Night Tube services are now running on the Central, Victoria, Jubilee line, Northern line (Charing Cross branch) and Piccadilly line (but not Acton to Uxbridge branch). The Night Tube will offer a 24-hour service on Fridays and Saturdays. Standard off-peak fares are levied for travelling on the Night Tube using Oyster and Contactless cards.

Travelcards are valid from the first day of issue (using the date printed on the card), and for journeys starting before 4.30am the following day. For example, if you buy a 1-day Travelcard at 11am on Friday, you can use it until 4.29 on the following Saturday.

Night Tube map - current lines operated

London Underground fares

The London public transport system is divided up into zones that radiate from the centre. Nearly all the hotels and the main sights are in Zone 1. Heathrow Airport is in Zone 6 and the furthest zone out is Zone 9.

The majority of visitors will only travel in the two most central zones 1 and 2. The Underground Map (link above) has the stations and their zones marked.

Some stations, such as Turnham Green, are in two zones. You use whichever zone for these stations is most beneficial in working out your fare.

Underground fares

You can see from the table below there is big financial incentive not to purchase individual tickets and use an Oyster card or Contactless payment card .

The other main way of paying is purchasing a Travelcard , which is a pass giving you unlimited travel for a set time period. The cost goes up with the coverage of zones required. The more zones you require the more expensive the Travelcard.

London Underground Fares from 3 March 2024 - March 2025

Oyster cards, contactless payment cards & travelcards.

As you can see from the above fare structure the authorities do not want you to buy single tickets, they want you to purchase one of the three payment options, Oyster cards, Contactless payment cards or Travelcards.

The Oyster card is a permanent reusable electronic ticket which is topped up from time to time by its owner. Londoners also have their season tickets loaded onto Oyster cards as well and there are passes for one weekly and monthly durations. All can be loaded onto the one electronic Oyster card.

Contactless cards are standard credit or debit cards that support the contactless payment technology, the total cost of all the journeys that you make in one day is calculated at the end of the day and a single charge is made to your Contactless payment card account.

Unlike the Oyster card the contactless facility has a 7-day cap as well as the Oyster daily cap used by Oyster.

You can use Oyster cards on all of London's public transport, not just the Underground, but buses, overground, DLR, suburban rail services and some river services.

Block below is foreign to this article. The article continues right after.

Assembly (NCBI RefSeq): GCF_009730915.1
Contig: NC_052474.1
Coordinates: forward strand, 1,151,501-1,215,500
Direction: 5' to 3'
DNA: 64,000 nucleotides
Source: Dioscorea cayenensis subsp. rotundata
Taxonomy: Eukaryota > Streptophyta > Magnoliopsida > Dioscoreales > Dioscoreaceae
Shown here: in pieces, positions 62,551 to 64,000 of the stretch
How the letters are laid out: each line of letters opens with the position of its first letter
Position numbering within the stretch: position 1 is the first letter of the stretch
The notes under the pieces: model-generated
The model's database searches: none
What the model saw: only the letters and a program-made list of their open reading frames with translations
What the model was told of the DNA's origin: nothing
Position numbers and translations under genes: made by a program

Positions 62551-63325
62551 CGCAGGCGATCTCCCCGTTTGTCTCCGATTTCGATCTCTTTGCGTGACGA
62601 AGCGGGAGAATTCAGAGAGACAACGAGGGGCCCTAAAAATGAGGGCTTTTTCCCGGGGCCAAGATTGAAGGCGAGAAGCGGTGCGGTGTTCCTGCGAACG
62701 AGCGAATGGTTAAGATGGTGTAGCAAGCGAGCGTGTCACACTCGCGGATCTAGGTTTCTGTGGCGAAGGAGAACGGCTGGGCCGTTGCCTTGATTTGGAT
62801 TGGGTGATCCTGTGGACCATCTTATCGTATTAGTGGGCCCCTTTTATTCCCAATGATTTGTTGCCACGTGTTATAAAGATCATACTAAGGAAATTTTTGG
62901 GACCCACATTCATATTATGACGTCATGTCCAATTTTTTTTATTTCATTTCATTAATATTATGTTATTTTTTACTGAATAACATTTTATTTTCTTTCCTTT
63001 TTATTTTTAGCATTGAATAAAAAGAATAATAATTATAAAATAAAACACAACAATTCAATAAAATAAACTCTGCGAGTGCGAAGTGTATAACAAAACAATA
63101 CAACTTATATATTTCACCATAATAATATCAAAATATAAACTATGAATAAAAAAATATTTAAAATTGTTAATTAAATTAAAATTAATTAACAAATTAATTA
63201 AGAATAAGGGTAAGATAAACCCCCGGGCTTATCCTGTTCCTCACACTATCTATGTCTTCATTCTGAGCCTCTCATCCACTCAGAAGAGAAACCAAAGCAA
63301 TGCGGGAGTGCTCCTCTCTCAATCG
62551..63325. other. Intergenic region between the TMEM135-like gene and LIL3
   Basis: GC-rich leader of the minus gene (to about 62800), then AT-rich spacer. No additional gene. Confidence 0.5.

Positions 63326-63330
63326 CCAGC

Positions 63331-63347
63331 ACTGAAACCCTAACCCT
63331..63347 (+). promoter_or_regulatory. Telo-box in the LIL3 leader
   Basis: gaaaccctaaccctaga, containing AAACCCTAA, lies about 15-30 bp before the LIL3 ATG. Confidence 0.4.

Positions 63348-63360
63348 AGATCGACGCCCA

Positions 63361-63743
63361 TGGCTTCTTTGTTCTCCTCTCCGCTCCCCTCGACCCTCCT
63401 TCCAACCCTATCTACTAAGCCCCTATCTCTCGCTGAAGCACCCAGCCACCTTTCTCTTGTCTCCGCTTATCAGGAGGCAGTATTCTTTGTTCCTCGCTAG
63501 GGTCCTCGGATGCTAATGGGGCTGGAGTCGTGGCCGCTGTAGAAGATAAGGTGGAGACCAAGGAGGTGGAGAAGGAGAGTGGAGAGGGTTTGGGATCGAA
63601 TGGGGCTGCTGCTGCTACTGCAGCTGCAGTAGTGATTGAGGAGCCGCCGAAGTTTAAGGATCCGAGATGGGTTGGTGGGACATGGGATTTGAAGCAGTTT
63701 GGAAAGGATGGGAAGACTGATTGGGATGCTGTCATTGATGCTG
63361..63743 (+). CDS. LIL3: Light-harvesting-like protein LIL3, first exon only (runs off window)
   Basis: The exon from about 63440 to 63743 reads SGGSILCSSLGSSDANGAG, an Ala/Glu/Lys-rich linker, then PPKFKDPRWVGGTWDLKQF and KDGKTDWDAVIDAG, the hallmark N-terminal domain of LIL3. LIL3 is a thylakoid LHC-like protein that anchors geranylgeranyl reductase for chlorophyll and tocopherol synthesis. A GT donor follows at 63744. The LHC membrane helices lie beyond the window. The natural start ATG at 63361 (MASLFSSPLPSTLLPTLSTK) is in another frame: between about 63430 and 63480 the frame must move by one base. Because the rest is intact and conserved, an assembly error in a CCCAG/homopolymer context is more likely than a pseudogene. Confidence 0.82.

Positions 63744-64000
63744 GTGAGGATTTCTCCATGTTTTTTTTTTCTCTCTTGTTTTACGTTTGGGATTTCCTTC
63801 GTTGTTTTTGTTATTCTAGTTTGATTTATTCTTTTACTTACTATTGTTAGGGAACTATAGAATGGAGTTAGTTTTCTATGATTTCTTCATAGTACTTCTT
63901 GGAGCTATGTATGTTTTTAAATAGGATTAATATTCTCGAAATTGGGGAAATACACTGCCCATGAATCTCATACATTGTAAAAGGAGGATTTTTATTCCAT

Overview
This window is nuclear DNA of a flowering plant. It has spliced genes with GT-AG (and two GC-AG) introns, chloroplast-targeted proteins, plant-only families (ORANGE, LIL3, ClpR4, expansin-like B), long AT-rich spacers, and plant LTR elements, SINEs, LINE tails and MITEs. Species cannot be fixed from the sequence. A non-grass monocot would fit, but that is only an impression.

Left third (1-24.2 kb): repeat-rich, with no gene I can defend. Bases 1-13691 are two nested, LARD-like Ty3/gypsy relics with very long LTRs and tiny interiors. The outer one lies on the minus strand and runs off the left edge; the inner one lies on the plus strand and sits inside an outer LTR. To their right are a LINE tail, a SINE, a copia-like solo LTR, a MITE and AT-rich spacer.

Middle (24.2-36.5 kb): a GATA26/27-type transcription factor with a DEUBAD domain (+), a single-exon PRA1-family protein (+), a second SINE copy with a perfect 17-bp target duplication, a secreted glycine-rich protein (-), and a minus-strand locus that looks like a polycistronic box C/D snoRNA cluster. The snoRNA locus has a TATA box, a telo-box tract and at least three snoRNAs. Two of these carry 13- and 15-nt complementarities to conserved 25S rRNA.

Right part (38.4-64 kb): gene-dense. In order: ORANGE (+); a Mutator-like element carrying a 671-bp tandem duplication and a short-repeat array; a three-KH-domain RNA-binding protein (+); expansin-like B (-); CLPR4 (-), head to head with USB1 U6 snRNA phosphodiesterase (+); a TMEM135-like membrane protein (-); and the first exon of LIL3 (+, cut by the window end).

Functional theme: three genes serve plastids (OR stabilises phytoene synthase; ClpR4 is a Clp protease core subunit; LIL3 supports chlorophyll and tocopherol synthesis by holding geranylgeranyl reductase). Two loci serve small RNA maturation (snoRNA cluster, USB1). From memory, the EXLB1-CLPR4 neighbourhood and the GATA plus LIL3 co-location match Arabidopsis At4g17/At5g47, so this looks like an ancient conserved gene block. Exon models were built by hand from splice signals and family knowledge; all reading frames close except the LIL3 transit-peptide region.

Travelcards are another alternatives. Travelcards are valid on the same modes of transport but are unlimited travel passes for a fixed flat fee. Travelcards are available for 1 and 7 days, 1 month and 1 year durations.

You can purchase and subsequently top up Oyster cards and Travelcards from Underground stations and a wide variety of other outlets throughout London including neighbourhood stores, but not Contactless payment cards.

Oyster cards - more details

Contactless payment cards - more details

Travelcards - more details

Understand the differences between Travelcard, Oyster Card and contactlessd card. Ask bob if still confused.

Seniors concessions

There are no seniors fares for visitors. If you reside in London and are of pensionable age you can get a Freedom pass giving free travel. If you are 60+ and live in London the Seniors Oyster ID Card that makes free bus travel available. You can apply online or get a form from your local Post Office.

Anybody with an English National Concessionary bus pass can use that on London's red buses too and travel free of charge.

If you have a Senior Railcard you can get your 1/3 discount on off-peak Oyster fares. You have to ask a member of staff to load the concession on to a standard Oyster card (note, not a Visitor Oyster card) at an Underground station after showing your Seniors Card.

If you have a Senior Railcard you can also buy a 1 day off-peak zone 1-6 Travelcard at the discount applied.

Child concessions

This is a very complex subject and is covered in detail in the table below. Generally, a child is defined as under 16 years old, but in the last couple of years it has been possible to get child fares after jumping through a few hoops up to the age of 17.

Children under 11 can travel free on the London Underground, DLR and buses without a ticket. If a child is between 11 and 15 years old, you require an Oyster 11-15 Photocard (which has a fee, see below). This allows 11 to 15 year olds to travel at child fares on the Underground, DLR, Overground and some trains, free on the buses.

If you are a short-term visitor (in London for up to 14 days) with kids between 11-15 you can take advantage of the Young Visitor Discount. This means you can get half price fares on an Oyster card on a temporary basis for your child without going through the hoops and expense of getting an Oyster ID card. You do need to read carefully the rules of this scheme though.

Children's Fare Concessions

Group tickets - 1-day group travelcard for groups of 10 or more.